- Hong Kong warns crypto firms against using the word “bank”
- The Hong Kong Monetary Authority (HKMA) says only licensed banks can take “deposits.”
- Using terms such as digital bank, crypto bank and crypto asset bank contravenes the Banking Ordinance.
The Hong Kong Monetary Authority (HKMA) has warned crypto firms that it’s against the law for any unauthorised company or platform to refer themselves as a “bank”, or deposit-taking businesses.
Hong Kong regulation prohibits this, HKMA noted.
Only licenced banks can take deposits
HKMA’s warning noted that firms taking such an approach to their marketing to the public are contravening the Banking Ordinance. The regulator notified the public to be aware of this fact, while crypto firms were reminded that only HKMA-licensed providers can use the term bank or take deposits from the public.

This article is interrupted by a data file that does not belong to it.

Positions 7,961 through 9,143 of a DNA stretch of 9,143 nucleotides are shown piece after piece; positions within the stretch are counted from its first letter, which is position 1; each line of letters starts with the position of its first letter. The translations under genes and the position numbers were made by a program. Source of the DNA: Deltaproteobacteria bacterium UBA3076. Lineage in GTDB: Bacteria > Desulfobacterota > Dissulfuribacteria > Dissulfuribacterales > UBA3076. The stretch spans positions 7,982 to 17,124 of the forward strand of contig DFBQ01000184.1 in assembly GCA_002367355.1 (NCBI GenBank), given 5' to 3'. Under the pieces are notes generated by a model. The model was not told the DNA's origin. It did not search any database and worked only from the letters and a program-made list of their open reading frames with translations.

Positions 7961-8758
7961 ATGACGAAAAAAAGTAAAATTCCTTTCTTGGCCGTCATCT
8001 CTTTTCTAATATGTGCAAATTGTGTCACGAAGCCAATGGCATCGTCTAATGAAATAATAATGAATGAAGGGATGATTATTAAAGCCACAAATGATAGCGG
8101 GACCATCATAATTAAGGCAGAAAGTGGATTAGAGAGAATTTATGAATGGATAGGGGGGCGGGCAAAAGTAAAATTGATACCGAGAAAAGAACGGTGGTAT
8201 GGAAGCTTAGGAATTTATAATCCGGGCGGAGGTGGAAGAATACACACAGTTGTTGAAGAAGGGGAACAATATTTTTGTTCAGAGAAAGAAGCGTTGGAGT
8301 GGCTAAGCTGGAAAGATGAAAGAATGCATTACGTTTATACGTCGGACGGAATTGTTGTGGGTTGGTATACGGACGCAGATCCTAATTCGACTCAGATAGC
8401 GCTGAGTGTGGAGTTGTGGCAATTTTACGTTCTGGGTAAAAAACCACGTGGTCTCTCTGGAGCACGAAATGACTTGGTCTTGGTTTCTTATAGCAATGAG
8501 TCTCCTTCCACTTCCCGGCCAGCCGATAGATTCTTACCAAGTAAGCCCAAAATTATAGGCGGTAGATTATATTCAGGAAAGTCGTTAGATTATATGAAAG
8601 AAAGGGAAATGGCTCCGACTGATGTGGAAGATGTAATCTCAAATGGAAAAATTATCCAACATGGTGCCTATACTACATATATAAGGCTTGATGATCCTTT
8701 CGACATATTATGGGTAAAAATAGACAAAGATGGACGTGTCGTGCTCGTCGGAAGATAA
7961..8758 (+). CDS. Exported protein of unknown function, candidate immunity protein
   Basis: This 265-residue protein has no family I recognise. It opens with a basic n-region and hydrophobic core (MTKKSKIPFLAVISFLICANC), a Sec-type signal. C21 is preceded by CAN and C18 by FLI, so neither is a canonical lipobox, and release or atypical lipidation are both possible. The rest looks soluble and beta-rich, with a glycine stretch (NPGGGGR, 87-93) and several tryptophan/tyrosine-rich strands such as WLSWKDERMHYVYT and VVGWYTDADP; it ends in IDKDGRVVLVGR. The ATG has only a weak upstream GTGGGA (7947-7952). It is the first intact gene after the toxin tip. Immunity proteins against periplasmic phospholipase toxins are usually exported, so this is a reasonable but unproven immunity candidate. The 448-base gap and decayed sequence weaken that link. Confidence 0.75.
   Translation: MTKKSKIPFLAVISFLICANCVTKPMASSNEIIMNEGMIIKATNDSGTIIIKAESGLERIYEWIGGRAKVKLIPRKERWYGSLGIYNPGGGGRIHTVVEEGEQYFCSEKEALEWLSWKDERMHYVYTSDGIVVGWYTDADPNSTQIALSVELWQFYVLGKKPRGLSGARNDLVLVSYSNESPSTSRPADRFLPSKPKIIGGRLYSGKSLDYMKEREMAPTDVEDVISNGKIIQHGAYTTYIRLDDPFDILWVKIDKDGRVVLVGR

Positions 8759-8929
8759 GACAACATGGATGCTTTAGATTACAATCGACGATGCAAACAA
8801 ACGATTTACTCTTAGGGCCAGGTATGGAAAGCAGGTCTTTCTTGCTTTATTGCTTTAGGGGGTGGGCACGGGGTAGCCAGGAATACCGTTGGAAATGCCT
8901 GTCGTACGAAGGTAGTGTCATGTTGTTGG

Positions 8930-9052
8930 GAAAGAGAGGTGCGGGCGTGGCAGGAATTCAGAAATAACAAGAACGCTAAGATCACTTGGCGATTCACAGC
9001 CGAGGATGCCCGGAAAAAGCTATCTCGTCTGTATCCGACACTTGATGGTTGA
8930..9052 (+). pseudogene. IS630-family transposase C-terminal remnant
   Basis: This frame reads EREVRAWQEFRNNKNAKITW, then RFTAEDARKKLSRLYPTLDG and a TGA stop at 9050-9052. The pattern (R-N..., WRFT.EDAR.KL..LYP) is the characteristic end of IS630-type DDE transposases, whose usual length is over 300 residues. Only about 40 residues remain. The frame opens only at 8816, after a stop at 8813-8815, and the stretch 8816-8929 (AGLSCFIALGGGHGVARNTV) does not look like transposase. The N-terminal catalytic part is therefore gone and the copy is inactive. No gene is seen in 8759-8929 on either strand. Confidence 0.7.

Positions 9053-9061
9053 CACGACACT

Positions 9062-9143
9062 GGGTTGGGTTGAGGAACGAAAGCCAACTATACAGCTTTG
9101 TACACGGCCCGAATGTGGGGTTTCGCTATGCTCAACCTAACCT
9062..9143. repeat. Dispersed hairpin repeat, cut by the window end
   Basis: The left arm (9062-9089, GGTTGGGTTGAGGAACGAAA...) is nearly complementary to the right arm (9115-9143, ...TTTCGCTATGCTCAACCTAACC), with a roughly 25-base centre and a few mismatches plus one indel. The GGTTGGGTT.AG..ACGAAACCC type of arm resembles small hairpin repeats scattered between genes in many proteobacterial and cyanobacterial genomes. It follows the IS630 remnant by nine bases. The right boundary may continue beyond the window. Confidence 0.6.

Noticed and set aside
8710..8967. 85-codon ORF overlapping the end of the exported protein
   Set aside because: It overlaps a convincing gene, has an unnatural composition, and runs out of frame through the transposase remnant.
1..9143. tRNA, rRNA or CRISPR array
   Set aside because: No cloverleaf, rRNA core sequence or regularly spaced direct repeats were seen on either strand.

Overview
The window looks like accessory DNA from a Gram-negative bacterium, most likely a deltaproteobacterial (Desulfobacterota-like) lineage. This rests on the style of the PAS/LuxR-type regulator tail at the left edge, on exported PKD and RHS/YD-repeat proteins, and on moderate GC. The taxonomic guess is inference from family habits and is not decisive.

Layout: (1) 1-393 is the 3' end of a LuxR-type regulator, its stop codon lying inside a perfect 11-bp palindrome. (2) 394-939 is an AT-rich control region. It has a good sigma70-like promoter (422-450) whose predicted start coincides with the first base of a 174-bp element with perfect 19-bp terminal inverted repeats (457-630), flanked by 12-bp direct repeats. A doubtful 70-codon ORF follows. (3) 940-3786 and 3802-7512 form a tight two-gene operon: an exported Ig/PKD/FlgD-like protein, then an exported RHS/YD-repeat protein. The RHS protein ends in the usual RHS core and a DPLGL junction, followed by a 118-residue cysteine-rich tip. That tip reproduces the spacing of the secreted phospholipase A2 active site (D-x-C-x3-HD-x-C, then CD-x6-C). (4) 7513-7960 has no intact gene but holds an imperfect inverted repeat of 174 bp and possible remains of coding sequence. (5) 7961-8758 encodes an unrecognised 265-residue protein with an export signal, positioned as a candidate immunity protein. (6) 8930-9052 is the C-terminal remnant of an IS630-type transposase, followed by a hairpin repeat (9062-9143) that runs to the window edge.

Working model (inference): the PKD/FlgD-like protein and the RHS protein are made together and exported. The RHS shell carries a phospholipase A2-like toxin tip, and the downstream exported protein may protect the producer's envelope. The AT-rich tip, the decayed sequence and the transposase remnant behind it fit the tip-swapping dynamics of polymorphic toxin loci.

“Under the Banking Ordinance, only licensed banks, restricted licence banks and deposit-taking companies (collectively known as “authorised institutions”), which have been granted a licence by the HKMA can carry out banking or deposit-taking business in Hong Kong,” the regulator warned via a press release published on Friday.
Among terms the Hong Kong financial markets watchdog cautioned crypto firms not to use or describe themselves include digital bank, crypto bank, crypto asset bank, digital trading bank and digital asset bank. Unlicenced firms should also not claim to offer banking accounts or banking services, as well as describing funds sent to accounts with the companies as “deposits.”
Such terms as “savings plans” or “low risk” and “high return” are also not allowed under the law for such unauthorised platforms.
“These descriptions may mislead members of the public into believing that those crypto firms are banks authorised in Hong Kong, to which they can entrust their savings,” HKMA noted.
According to the regulatory authority, crypto firms are not approved and regulated as banks in Hong Kong. HKMA does not also supervise these platforms, which means funds that people place with these entities do not benefit from the Hong Kong Deposit Protection Scheme.
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